The Decagonal Antiprism
The decagonal antiprism is a 3D uniform polyhedron bounded by 22 polygons (2 decagons and 20 triangles), 40 edges, and 20 vertices.
The height of a decagonal antiprism with an edge length of 2 is:
or approximately 1.724794, where φ=(1+√5)/2 is the Golden Ratio.
A decagonal antiprism can be attached to a pentagonal cupola (J5) to make a gyroelongated pentagonal cupola (J24), or attached to a pentagonal rotunda (J6) to make a gyroelongated pentagonal rotunda (J25).
Inserting a decagonal antiprism between two pentagonal cupolae produces the gyroelongated pentagonal bicupola (J46). Doing so between a pentagonal cupola and a pentagonal rotunda produces the gyroelongated pentagonal cupolarotunda (J47); and doing so between two pentagonal rotundae produces the gyroelongated pentagonal birotunda (J48).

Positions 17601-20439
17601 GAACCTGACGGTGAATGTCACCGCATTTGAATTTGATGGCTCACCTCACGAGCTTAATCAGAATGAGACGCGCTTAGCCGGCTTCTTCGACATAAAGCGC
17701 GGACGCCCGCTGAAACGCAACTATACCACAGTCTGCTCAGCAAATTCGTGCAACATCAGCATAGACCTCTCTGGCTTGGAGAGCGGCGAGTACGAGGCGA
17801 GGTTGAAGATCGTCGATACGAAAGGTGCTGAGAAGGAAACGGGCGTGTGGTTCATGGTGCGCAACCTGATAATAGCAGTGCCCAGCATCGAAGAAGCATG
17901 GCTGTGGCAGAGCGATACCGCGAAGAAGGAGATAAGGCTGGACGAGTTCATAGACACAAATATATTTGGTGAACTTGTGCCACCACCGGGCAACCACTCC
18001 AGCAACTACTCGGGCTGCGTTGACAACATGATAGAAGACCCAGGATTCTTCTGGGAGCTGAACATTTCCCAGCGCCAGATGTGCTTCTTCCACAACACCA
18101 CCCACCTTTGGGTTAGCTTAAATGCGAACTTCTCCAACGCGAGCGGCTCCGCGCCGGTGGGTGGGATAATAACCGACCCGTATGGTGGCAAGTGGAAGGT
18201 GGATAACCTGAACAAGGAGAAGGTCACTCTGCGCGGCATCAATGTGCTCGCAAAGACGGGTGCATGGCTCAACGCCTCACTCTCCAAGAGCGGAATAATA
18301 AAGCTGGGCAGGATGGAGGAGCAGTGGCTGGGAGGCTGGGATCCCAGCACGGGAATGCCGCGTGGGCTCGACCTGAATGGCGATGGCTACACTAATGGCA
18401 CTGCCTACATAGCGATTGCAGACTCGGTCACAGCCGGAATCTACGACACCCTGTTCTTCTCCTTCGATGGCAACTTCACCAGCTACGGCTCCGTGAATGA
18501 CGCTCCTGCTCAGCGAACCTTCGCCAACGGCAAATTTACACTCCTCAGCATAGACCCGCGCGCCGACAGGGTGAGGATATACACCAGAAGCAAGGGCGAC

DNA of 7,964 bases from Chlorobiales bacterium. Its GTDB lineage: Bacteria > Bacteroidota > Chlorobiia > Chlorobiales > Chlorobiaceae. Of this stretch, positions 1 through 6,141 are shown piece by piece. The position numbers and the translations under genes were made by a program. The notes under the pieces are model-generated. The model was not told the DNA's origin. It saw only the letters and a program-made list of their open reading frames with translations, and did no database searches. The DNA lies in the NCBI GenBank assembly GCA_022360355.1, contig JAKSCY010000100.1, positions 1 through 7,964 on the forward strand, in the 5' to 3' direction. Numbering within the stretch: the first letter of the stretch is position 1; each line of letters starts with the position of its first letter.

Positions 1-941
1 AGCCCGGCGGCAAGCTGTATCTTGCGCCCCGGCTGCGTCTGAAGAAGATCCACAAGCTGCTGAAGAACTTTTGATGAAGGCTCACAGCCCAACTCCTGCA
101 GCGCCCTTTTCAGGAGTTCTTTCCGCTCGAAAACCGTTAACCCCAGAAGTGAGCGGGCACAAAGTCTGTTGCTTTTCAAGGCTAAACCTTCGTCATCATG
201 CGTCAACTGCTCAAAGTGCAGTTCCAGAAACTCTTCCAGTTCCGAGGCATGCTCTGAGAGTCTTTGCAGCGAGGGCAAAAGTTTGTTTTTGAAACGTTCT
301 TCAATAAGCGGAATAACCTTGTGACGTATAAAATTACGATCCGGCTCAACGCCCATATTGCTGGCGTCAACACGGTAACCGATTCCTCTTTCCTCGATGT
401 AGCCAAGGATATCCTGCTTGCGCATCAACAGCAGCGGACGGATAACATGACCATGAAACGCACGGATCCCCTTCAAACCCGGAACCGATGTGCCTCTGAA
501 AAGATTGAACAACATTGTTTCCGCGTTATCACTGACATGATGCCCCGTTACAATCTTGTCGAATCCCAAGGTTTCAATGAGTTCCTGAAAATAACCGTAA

Here are some views of the decagonal antiprism from various angles:
Parallel projection centered on decagonal face.
Parallel projection parallel to square faces and a pair of triangles.
9° side view.
Parallel projection centered on vertex.
The Cartesian coordinates of the decagonal antiprism, centered on the origin and having edge length 2, are:
- (±2φ, 0, H)
- (±1, ±√(3+4φ), H)
- (±φ2, ±√(2+φ), H)
- (0, ±2φ, −H)
- (±√(3+4φ), ±1, −H)
- (±√(2+φ), ±φ2, −H)
where φ = (1+√5)/2 is the Golden Ratio, and H = √(√(11φ+7)−2φ−1), or approximately 0.862397, is half the height of the antiprism.